Vulvar Cancer

Vulvar cancer forms in the vulva, the area around the external genital organs on a woman. The vulva includes the following parts:

  • Labia —The lips around the opening of the vagina
  • Clitoris — A small mass of tissue at the opening of the vagina
  • Bartholin’s Glands — The small mucus-producing glands on either side of the vaginal opening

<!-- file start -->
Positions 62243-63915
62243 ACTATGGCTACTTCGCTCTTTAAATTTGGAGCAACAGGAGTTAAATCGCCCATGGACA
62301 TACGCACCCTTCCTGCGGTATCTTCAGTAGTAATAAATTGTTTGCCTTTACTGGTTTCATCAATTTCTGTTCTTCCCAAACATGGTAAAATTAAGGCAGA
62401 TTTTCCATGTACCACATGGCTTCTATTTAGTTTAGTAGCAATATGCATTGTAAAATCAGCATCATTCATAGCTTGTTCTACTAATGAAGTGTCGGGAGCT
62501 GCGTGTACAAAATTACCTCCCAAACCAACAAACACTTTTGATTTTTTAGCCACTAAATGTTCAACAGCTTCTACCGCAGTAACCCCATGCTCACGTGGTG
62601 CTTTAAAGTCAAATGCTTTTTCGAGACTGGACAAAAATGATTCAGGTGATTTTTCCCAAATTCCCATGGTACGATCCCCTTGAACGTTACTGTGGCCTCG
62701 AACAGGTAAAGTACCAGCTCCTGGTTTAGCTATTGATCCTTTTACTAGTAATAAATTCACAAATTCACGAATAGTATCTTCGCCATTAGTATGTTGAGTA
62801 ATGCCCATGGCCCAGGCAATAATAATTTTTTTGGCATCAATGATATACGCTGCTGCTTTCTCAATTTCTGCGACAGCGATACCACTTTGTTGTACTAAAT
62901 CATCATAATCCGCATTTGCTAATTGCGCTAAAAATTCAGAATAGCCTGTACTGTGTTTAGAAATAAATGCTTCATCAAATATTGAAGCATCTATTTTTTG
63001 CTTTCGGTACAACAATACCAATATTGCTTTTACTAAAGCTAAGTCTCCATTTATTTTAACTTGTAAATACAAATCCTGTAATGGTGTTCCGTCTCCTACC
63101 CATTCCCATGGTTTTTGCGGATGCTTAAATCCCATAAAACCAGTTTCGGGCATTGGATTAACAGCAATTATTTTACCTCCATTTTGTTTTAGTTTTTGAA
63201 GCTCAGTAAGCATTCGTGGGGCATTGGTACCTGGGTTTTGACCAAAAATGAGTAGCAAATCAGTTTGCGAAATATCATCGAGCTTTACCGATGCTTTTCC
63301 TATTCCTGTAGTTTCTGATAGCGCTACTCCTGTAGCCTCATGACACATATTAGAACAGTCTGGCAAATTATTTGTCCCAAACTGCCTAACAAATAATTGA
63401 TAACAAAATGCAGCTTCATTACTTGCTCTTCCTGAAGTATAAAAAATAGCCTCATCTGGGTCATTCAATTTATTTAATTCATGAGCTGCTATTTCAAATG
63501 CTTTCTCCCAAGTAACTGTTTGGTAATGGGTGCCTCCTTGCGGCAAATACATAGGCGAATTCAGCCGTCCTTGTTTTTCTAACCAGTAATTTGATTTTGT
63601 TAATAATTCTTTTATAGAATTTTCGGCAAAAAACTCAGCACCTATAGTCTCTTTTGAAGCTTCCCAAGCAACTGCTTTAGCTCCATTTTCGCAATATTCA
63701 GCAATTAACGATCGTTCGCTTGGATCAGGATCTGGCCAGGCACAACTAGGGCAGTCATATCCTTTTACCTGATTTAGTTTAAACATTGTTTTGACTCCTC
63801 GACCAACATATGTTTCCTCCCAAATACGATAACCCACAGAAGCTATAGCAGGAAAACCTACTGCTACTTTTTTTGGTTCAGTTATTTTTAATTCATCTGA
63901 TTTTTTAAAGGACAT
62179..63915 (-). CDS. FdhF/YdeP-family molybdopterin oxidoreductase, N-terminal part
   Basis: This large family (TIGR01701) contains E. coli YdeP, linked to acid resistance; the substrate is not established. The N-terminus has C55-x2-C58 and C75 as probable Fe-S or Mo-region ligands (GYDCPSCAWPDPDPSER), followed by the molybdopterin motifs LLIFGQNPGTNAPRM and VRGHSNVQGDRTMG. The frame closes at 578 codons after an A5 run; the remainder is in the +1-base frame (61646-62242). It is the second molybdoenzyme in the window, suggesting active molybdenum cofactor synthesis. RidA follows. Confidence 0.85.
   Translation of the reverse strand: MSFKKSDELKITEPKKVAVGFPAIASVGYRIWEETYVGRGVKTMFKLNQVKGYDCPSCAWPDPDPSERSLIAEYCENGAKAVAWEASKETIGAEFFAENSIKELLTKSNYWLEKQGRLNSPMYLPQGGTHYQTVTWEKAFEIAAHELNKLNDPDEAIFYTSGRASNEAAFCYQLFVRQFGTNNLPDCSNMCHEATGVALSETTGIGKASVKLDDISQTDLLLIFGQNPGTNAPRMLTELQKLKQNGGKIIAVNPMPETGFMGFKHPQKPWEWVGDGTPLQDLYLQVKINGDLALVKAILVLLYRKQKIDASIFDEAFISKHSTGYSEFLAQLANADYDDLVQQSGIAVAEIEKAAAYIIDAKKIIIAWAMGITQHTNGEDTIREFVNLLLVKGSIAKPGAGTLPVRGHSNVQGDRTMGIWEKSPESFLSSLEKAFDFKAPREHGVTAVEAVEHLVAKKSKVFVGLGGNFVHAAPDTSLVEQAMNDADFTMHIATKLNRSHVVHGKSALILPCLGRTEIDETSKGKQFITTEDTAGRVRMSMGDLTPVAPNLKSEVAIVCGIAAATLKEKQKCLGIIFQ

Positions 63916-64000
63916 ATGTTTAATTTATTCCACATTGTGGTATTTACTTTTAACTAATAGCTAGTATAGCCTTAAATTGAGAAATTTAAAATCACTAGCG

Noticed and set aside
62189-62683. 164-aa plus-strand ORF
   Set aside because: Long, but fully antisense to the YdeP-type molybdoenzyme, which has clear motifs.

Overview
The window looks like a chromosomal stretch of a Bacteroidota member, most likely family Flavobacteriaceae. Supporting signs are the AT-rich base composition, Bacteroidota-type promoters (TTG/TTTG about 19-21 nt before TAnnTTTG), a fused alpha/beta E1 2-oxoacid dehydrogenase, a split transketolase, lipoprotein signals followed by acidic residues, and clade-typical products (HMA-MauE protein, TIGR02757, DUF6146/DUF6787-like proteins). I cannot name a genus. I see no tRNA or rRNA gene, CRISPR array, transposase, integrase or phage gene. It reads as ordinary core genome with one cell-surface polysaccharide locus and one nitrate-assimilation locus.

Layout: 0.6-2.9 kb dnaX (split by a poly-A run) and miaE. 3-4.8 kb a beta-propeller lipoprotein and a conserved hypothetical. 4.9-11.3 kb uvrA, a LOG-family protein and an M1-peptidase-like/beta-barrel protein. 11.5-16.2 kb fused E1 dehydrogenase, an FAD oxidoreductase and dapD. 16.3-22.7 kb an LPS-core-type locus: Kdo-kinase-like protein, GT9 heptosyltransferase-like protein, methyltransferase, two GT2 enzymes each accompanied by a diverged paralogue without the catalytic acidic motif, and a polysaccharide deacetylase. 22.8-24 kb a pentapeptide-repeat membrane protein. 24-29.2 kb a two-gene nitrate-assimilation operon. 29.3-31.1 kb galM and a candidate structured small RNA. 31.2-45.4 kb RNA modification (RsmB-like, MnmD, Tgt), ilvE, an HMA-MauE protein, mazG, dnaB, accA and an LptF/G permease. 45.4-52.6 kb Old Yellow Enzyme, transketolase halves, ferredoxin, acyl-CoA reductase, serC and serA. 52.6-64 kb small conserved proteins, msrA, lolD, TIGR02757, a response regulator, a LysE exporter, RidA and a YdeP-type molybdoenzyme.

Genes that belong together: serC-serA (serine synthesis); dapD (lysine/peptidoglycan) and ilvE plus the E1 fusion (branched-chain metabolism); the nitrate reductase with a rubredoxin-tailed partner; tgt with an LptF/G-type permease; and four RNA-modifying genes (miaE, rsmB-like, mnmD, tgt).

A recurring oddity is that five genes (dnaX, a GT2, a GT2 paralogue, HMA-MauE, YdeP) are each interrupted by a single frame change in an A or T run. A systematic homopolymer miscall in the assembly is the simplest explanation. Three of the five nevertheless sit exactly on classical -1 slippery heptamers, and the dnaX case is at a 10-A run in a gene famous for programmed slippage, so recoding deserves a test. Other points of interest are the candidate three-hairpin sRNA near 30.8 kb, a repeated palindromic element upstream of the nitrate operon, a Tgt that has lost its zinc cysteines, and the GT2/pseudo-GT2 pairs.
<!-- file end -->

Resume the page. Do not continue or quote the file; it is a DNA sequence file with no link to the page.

In most cases, cancer of the vulva affects the labia. Less often, cancer occurs on the clitoris or in Bartholin’s glands. Over 90 percent of vulvar cancers are considered a type of skin cancer because they begin in the squamous cells, the main cell type of the skin. They usually develop slowly over many years and in their earliest form are not cancerous.

When diagnosed and treated early, vulvar cancer can be cured in more than 90 percent of cases.

Reviewed by health care specialists at UCSF Medical Center.